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John Hsu, Raymond James & Associates, Inc., Research Division - Research Analyst [44]

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Okay. Great. And then just as a follow-up, anything to call it as we think about the year as far as how margins and expenses you should be tracking, specifically it looks like gross margin for the year came in a little bit higher than the 84% that you're talking about for the year. So is there any kind of mix factor to be considered in as we move forward?

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G. Bradley Cole, Genomic Health, Inc. - CFO [45]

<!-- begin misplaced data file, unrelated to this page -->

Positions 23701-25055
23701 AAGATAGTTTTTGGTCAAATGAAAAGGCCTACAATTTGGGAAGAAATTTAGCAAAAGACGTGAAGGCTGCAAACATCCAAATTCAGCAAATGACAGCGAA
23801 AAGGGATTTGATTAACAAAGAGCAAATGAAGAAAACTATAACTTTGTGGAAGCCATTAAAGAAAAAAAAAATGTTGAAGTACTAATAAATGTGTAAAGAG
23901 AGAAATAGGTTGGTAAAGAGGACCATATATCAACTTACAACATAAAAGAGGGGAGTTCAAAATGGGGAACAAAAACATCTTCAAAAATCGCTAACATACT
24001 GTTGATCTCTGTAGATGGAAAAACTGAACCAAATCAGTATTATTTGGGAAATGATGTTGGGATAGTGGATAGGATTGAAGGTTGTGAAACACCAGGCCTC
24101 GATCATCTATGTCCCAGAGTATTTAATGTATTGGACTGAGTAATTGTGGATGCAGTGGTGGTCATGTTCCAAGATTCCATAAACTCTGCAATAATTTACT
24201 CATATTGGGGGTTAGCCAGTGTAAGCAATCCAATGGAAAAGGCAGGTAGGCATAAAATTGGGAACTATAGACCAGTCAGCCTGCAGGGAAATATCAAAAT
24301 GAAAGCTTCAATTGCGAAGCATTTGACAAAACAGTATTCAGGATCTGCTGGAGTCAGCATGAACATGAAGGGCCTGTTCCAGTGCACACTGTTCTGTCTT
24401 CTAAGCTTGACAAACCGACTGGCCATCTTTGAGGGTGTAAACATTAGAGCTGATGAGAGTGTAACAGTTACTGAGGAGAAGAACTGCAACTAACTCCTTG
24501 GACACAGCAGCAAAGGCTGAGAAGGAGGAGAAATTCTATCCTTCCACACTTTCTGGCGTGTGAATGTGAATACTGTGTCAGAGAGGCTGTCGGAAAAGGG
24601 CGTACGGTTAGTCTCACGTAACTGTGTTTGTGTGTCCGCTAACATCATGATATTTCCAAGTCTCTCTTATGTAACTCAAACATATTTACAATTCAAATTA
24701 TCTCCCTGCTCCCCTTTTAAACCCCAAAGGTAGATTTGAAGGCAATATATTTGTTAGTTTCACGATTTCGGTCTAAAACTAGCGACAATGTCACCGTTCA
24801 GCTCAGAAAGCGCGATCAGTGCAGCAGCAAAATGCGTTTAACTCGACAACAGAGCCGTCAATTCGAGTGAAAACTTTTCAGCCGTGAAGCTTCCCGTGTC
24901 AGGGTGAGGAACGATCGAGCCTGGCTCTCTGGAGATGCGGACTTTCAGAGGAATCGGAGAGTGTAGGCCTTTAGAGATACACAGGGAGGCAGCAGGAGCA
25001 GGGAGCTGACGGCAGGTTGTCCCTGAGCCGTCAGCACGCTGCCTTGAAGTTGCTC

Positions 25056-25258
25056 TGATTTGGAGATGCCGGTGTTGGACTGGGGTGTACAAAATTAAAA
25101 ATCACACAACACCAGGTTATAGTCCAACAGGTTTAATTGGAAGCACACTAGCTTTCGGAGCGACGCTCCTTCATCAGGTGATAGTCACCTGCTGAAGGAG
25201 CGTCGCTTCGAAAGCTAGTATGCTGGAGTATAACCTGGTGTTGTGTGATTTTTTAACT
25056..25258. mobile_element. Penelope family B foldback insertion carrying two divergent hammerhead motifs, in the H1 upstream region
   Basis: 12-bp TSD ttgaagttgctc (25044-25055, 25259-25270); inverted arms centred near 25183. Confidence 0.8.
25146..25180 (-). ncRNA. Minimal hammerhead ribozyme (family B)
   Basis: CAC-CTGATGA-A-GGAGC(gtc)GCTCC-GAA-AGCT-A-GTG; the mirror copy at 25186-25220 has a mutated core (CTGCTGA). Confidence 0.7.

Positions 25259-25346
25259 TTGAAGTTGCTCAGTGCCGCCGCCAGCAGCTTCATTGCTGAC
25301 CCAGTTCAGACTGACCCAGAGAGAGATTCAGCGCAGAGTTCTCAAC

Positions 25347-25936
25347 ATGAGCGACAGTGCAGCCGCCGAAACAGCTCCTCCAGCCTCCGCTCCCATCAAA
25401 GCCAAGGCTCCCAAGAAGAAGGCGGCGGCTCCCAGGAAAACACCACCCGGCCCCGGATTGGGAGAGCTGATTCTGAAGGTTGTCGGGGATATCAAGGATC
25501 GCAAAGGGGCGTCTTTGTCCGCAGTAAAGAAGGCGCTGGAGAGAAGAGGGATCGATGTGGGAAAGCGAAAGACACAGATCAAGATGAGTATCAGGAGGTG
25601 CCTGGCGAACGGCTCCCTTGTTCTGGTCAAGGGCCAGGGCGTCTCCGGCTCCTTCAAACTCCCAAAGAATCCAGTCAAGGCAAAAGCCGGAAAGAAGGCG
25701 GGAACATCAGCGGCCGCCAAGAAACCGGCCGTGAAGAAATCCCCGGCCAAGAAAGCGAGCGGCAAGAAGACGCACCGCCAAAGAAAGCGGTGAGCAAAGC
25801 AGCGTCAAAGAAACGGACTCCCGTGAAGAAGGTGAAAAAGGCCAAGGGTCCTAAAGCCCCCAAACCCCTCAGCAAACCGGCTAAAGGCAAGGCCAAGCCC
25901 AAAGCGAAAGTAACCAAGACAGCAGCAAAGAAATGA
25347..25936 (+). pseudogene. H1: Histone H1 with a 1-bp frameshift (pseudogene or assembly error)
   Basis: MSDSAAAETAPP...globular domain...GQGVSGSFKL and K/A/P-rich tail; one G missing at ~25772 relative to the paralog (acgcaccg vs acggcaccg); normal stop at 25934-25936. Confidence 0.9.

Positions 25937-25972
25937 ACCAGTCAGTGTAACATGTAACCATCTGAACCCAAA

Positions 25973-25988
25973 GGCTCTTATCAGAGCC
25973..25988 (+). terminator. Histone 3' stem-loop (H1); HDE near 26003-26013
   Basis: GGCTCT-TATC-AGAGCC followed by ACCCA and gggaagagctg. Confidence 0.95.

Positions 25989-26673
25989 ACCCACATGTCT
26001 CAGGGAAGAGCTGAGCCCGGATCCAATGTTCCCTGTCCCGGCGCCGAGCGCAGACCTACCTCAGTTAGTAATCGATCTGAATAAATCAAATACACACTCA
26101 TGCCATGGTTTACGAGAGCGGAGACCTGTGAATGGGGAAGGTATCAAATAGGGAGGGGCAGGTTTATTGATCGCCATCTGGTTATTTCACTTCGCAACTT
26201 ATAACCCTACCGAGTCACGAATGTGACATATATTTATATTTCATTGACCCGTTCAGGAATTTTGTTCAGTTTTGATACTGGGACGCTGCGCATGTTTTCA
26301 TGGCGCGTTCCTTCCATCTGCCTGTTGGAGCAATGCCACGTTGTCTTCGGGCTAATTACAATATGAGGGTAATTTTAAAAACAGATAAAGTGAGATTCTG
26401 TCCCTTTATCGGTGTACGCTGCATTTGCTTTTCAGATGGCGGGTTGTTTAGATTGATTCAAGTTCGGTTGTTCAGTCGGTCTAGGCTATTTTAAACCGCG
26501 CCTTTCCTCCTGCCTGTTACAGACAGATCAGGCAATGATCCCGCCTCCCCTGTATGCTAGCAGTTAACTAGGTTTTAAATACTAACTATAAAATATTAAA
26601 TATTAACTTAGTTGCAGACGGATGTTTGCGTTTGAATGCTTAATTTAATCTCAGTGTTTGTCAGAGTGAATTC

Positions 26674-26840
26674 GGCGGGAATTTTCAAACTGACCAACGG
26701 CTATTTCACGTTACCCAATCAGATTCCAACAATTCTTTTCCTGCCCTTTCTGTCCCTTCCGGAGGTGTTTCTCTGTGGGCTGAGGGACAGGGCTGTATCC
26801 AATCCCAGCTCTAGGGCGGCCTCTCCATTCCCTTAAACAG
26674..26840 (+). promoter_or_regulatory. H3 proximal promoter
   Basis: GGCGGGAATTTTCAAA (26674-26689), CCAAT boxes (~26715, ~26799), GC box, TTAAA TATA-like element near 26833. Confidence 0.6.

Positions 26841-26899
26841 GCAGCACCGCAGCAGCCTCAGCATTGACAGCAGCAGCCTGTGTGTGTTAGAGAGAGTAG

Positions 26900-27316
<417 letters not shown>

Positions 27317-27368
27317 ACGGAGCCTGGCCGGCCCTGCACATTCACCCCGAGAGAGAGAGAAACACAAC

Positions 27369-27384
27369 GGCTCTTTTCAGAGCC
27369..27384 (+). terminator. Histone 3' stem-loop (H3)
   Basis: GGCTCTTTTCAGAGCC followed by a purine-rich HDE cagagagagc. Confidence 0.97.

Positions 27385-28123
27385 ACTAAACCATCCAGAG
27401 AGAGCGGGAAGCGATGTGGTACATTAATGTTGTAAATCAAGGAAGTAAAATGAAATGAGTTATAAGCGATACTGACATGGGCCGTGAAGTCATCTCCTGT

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Well, I think, the only thing to consider is that we're tracking where we thought we would. There's going to be a little pressure from -- if AR-V7 ramps up faster than we think given the margins on the AR-V7 are just structurally lower than the average for the company. But other than that, we're tracking really well there. Reimbursement gains will obviously add to the uplift in what could be possible on a gross margin rate. I think across the year, we're still expecting greater than 10% operating income and continued leverage of the business. We saw our operating ratios improve from Q1 consistently across every line of the P&L. I'm not promising with every quarter that will be the case, but we do expect over time like the last 3 years to see operating ratios improved as we see operating leverage in the business in (technical difficulty) ability in line with our guidance range.